Canning meat is no easy thing, especially when you do not know what you are doing. But if you are like me, you love having meat ready at any time. Forget about spoilage and rushing to thaw something last minute.
Here are the 9 tips to follow when you are canning meat:
Tip #1: Always be prepared for the future
Canning meat is not just about having it available for a quick dinner, but it also means that you are prepared for the worst. If you live in an area with heavy snow, or prone to hurricanes, then you surely know that having the power go out can be a disaster. When you have canned meat, you do not have to worry about these emergencies and can feed your family for days at a time without having to leave the house.
Tip #2: Canned meat tastes very good
Unlike what some people think, canned meat is very tasty! Unlike your commercially canned meat, this one is tender and juicy. Since you will be canning it at home, it also has as much seasoning as you want. If you want more flavor, you can also add salt and other seasonings to your jars.
Tip #3: You have to use a pressure canner
I get this question all the time, “can I use a water bath to can meat?” The answer is an absolute NO. You need a pressure canner every time you are canning any sort of meat, whether it is beef, pork, poultry, or fish. A pressure canner is the only safe way to can these foods, because they are low-acid, so you will need the temperature to be raised very high and for a long time to prevent any microbial growth.
While it sounds intimidating, the truth is, pressure canners these days are very easy to handle. Most of these come with safety mechanisms that prevent any burns or damage.
Tip #4: Always begin by cleaning your jars
A rookie mistake many of us make is leaving our jars out for a while. As you may know, this is not good because it allows dust and dirt particles to collect. I always begin by cleaning them thoroughly and let them dry face down on a clean towel. While you do this, make sure you start heating the water in your pressure canner.
Tip #5: Cut and clean your meat
Regardless of what type of meat, the first step to canning it is cutting it into cubes. To do this, I also clean all the parts that are not edible or as tasty, which includes the fat, silver skin, cartilage, or any discolored portion.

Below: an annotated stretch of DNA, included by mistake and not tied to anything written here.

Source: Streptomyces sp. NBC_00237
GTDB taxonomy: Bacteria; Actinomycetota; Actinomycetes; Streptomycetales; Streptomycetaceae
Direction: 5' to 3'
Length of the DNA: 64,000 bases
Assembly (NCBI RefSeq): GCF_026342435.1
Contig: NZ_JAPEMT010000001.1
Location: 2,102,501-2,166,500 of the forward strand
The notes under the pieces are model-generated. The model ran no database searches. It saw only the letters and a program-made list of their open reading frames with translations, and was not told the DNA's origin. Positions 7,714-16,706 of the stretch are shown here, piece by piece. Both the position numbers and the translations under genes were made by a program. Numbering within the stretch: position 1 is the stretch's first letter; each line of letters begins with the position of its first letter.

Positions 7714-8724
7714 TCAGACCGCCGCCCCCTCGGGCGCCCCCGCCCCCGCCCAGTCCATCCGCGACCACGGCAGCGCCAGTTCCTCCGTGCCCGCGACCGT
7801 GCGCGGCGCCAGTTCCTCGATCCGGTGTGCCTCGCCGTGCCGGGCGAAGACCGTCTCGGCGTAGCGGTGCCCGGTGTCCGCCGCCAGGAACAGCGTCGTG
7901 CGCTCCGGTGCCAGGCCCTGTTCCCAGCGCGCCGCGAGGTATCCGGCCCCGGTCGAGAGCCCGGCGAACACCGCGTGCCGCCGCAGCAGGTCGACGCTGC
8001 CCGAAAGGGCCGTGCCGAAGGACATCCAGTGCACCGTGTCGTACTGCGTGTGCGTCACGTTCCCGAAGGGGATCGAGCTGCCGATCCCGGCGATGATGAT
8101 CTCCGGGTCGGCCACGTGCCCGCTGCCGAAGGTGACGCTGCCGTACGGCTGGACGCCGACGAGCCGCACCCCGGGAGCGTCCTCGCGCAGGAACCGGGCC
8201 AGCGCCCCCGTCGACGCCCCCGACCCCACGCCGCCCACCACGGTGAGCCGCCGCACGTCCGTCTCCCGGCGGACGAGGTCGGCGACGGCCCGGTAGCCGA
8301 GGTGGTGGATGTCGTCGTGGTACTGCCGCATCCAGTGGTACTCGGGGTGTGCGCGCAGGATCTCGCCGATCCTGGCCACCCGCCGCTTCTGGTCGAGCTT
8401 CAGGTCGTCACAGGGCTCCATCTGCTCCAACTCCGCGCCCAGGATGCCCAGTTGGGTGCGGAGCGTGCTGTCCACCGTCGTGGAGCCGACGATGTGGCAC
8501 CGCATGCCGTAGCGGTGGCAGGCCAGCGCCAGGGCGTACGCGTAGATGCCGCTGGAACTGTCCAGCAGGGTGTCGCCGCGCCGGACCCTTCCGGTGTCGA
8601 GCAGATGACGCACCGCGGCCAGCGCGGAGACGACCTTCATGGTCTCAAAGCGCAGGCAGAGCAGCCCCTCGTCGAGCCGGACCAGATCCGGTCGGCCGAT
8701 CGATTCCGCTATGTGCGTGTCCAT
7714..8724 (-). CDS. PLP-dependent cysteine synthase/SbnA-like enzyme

Tip #6: Wash your hands and fill the jars with your cubed meat
Before you can your meat, make sure to wash your hands well and allow them to dry. You certainly do not want any soap particles in the meat, but you also do not need dirty hands to spoil your canning process.
Once your hands are dry, you can begin to fill your clean jars with the cubed meat. I always leave about one-inch headspace. I also add salt, and if I’m feeling adventurous, I also add some canning spices, like pepper, garlic, or onion. Adding any salt or spices is optional, but if you add them, do so in the middle and not at the bottom.
Tip #7: Pour boiling water on top of the meat and clean those jars!
This step may seem weird, but pouring a little bit of boiling water on top of the meat so that it is covered by about two inches will help the meat remain juicy and release all of its flavors.
Finally, be sure to clean the rims of your jars with a clean cloth, removing anything that will impede a proper seal. Add the lids and rings to your jars, and seal tight.
Tip #8: Place your jars into the pressure canner and start the processing!
Place your jars into the pressure canner slowly, but only after the heat has been turned down. Set the jars on the rack and put the lid back on. Allow the pressure to build again, following the instructions on your specific canner.
After your desired pressure is reached, which should be after about 20-30 minutes, keep it steady for about 90 minutes. After the time has passed, allow the pressure to release naturally.
Tip #9: Remove your jars and let them cool down
Once the pressure is released, remove your jars carefully again, and allow them to cool down for about a day. I always let 24 hours pass before I remove the rings. Check for a proper seal and no particles.
Store your canned meat in a dry, cool place for many months to come. Once you open your jars, you will need to consume the meat within a few days and store it in the fridge afterward.
So, what do you say? Ready for the new adventure of canning meat at home?